HR analytics still seem to be a mystery to some human resources professionals. Although more data is available than ever before due to technology, the HR field lags behind in predicting workforce trends, reducing risks, and increasing returns, according to a Cornell University study.
Is Common HR Analytics Useful?
The Cornell study reports that HR professionals commonly use metrics such as performance, retention, engagement, and compensation. However, this data merely presents current or past trends. The goal, according to the executive participants, should be to predict and analyze the future.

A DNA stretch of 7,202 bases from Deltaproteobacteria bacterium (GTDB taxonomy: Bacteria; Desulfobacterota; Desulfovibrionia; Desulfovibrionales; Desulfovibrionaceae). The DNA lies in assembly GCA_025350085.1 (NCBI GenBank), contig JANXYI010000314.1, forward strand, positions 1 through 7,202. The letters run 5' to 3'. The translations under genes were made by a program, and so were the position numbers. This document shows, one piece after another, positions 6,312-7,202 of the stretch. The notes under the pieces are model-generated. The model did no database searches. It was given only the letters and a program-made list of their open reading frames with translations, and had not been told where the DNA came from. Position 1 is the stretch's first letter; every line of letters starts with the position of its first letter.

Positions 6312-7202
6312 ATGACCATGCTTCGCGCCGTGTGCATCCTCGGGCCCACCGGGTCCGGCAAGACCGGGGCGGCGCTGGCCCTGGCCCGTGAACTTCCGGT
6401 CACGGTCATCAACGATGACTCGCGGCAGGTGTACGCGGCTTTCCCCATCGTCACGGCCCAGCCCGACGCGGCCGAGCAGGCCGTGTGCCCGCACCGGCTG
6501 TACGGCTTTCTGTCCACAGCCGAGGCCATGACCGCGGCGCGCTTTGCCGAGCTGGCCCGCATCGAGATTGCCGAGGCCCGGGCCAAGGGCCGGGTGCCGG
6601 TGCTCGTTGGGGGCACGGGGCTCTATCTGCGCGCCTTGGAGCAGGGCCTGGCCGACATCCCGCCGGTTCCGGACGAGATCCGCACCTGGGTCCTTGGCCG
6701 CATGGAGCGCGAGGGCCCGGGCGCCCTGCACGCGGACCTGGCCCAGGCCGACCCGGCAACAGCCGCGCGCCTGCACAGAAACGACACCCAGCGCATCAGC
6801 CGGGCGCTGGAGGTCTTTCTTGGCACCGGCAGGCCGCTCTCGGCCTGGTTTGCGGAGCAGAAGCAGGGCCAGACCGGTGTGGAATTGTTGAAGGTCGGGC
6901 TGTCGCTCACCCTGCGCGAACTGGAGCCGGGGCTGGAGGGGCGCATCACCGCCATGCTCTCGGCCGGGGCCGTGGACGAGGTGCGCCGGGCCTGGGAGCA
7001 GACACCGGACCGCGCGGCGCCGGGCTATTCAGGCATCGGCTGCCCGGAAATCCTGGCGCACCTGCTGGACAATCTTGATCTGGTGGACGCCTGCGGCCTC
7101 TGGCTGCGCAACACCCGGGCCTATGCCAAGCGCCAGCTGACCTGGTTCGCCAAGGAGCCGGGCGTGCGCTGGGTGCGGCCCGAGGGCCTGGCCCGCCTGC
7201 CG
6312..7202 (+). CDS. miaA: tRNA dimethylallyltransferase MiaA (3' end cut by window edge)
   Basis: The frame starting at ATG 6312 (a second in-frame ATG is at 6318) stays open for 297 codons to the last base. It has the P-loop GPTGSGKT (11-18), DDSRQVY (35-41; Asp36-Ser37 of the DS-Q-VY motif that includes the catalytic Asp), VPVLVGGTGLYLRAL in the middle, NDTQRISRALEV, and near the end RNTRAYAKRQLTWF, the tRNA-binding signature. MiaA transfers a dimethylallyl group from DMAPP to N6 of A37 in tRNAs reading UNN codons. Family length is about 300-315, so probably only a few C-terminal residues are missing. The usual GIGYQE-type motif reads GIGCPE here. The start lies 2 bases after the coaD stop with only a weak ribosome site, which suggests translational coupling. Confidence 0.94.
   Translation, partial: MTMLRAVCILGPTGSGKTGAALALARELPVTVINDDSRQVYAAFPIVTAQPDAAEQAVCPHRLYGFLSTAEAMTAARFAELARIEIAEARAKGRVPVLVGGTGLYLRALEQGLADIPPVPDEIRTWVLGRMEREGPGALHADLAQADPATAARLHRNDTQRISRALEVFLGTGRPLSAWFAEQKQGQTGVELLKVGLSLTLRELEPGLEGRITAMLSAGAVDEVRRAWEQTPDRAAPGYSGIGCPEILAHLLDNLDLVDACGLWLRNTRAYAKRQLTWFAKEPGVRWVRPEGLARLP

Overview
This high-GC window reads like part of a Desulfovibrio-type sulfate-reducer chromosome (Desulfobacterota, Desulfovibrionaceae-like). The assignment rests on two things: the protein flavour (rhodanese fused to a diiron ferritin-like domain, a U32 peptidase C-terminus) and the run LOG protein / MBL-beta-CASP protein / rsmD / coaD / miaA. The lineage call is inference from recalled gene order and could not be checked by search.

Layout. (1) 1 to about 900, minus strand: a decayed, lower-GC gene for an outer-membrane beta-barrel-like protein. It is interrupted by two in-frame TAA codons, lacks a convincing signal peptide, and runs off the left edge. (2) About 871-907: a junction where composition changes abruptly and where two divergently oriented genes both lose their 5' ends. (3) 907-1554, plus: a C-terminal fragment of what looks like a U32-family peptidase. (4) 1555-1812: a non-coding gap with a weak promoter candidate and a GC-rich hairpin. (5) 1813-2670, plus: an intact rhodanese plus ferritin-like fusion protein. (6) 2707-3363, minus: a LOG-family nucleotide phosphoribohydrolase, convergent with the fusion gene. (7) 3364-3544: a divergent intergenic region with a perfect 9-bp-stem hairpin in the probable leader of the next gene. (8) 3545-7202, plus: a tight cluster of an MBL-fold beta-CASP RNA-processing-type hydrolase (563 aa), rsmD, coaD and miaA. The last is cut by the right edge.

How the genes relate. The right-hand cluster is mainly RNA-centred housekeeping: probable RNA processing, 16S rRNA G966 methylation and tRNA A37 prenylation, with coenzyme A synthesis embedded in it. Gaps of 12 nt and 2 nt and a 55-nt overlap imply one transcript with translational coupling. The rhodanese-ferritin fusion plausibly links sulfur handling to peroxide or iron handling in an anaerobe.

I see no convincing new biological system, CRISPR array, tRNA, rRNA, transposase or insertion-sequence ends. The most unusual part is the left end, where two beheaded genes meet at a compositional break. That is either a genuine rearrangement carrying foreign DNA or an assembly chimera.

Yet, a 2014 post entitled, ‘Grab hold’ of analytics or get left behind, HR warned, suggests that the finance, supply chain, and operations functions are leaving human resources in the dust. In fact, Deloitte’s Global Human Capital Trends 2014 report notes that 86 percent of companies have no human resources analytics capabilities, while 67 percent say their skills using the data to make predictions are weak.